Quark has moved cautiously down the road to OS X, but its journey will be over when QuarkXPress 6.0 debuts (800/676-4575, www.quark.com). The company won't comment on a release date, but I expect that you'll be able to buy the new version of XPress within six months.
I explored a prerelease version of QuarkXPress 6.0. Though it's not appropriate to evaluate a beta version's reliability or speed, I can give you an in-depth look at XPress's new features, from the most striking (such as its OS X code) to the least (such as its As Is printing feature). This version of the publishing mainstay is clearly a significant and innovative upgrade: layers and Aqua and syncing? Oh my!
We're Not in OS 9 Anymore
It seems as if everyone, from production interns to Steve Jobs, has griped about Quark's slow journey toward OS X. Now Quark is committed to OS X in a big way -- on the Mac, XPress 6.0 runs only on OS X 10.2 or later.
It's Aqua, Man Longtime XPress users should have no trouble with the transition; Quark has maintained the program's general look-and-feel while making it fit OS X's Aqua interface standard. Few dialog boxes and palettes have changed beyond donning a blue and gray, rounded-corner skin.
But all is not the same. To comply with Apple's user-interface guidelines, Quark added two new drop-down menus to the main menu bar: XPress and Window. Go to the XPress menu for commands such as Preferences and Quit. The Window menu is the new home for many common commands that once resided in the View menu, including Bring All To Front and Show Style Sheets. Also new is a Layout menu (more on that later).
Quark's efforts to comply with Aqua standards have resulted in a Measurements palette that's 30 percent larger and dialog boxes that take up even more screen real estate than those in earlier versions.
Core Technologies XPress 6.0 doesn't take advantage of OS X's Quartz graphics-rendering technology, which could allow transparency and other special effects. However, it does use protected memory, and you no longer have to worry about allocating RAM.
Upgrading XTensions One side effect of the OS X migration is that all XTensions must be rewritten. While some third-party developers, such as A Lowly Apprentice Production, expect to release software upgrades soon after XPress 6.0 ships, other developers, such as Extensis, are still deciding whether, or when, to convert software. If you rely on an XTension to get your work done, be sure to ask the developer whether there will be an upgrade.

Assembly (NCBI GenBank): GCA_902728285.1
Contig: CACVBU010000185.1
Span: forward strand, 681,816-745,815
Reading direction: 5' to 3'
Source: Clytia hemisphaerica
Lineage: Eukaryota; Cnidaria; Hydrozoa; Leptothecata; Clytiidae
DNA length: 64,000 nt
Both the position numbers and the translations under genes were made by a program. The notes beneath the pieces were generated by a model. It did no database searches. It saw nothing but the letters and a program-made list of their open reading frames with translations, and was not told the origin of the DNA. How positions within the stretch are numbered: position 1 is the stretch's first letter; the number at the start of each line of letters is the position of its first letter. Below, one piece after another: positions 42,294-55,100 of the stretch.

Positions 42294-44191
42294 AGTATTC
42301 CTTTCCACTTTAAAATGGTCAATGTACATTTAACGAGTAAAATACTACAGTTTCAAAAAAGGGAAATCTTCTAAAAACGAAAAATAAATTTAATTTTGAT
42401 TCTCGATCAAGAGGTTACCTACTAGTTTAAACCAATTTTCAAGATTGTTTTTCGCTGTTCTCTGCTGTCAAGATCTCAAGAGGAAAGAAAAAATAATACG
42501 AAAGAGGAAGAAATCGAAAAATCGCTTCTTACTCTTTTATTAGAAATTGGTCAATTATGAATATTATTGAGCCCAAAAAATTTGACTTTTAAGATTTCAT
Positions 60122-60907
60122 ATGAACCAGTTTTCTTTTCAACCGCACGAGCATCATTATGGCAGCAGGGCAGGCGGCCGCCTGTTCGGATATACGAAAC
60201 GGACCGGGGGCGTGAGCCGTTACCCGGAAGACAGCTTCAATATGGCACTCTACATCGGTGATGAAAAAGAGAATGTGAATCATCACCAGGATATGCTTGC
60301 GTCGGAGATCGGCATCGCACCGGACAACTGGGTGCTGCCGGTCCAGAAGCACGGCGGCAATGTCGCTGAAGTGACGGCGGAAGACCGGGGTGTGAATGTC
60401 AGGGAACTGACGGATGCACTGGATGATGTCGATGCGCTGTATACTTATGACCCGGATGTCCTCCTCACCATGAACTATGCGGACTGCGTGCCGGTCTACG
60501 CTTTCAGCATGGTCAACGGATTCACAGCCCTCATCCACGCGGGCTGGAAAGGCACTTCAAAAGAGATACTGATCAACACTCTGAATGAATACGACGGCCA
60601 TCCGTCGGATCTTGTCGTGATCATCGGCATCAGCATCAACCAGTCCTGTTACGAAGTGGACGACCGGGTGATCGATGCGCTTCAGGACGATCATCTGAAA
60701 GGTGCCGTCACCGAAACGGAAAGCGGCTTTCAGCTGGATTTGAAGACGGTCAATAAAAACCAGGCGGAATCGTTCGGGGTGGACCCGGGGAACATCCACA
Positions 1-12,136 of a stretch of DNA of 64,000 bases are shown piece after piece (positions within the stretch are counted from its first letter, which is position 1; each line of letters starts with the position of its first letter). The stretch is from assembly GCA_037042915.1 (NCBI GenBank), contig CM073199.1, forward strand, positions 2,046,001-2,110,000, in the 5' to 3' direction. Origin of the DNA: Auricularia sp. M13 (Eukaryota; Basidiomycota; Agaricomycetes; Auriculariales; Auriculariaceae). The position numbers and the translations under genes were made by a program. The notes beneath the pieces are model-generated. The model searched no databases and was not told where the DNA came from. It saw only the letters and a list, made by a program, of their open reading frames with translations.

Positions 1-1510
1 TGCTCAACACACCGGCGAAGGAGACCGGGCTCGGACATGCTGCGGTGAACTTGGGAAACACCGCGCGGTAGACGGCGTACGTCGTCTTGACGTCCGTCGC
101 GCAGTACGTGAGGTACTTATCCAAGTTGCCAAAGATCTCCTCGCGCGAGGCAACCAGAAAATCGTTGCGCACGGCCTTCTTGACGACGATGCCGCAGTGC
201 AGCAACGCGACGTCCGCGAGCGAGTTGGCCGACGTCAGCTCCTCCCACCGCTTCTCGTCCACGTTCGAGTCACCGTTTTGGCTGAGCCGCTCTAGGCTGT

Manage with Multiple Layouts
OS X support would be enough to convince many XPress users to upgrade, but getting more features for your software dollars is nice, too. (Quark hasn't yet announced how much it will charge for version 6.0, but it has said that special promotions will be available for recent purchasers of version 5.)
When you launch XPress 6.0, the first new feature you'll encounter is also the most important one: Layout Spaces, a handy way to keep track of multiple related documents.
Putting It Together Managing related files has always been difficult. Say you're creating a corporate identity package, with a business card, an envelope, stationery, and a Web site. In earlier versions, each piece of the package would have to be a separate file, but Layout Spaces lets you combine them in one file, called a project -- even though the pieces may have different dimensions, orientations, and output methods.
Projects make managing the pieces much easier. Of course, using the Layout Spaces feature also brings some risk: if a project becomes corrupted, you lose all the documents in it.
Making Space Every file you create in XPress 6.0 has at least one layout space. The New Document dialog box is now called New Project, and it allows you to name the first layout space and choose whether it will be a Web layout or a print layout.
You can add a layout space at any time by selecting Layout: New, and you can make a copy of a layout space by choosing Layout: Duplicate. To convert a print document into a Web document, just choose Layout: Layout Properties.
Switching from one layout space to the next is like choosing a workspace in Microsoft Excel: each layout space has a labeled tab at the bottom of the document window. Click on a tab to jump to that layout or choose Next, Last, or Go To from the Layout menu.
Converting Files Opening a document created in an earlier version of XPress converts it into a layout space within a new project. To combine multiple XPress 4 or 5 documents in one XPress 6.0 project, create a new layout space for each document, switch all the documents to View: Thumbnails mode, and drag the pages from one document into another.
Multiple layout spaces are an obvious change in your XPress experience, but they can also affect your work in subtler ways. Perhaps you have a project in which one layout space is a business card and the next is an envelope. Both contain the company's mailing address. The logical next step is to relate the text so that changing it in one layout changes it in the other -- freeing you from having to update each instance manually. That's exactly what XPress's new Synchronize Text palette lets you do.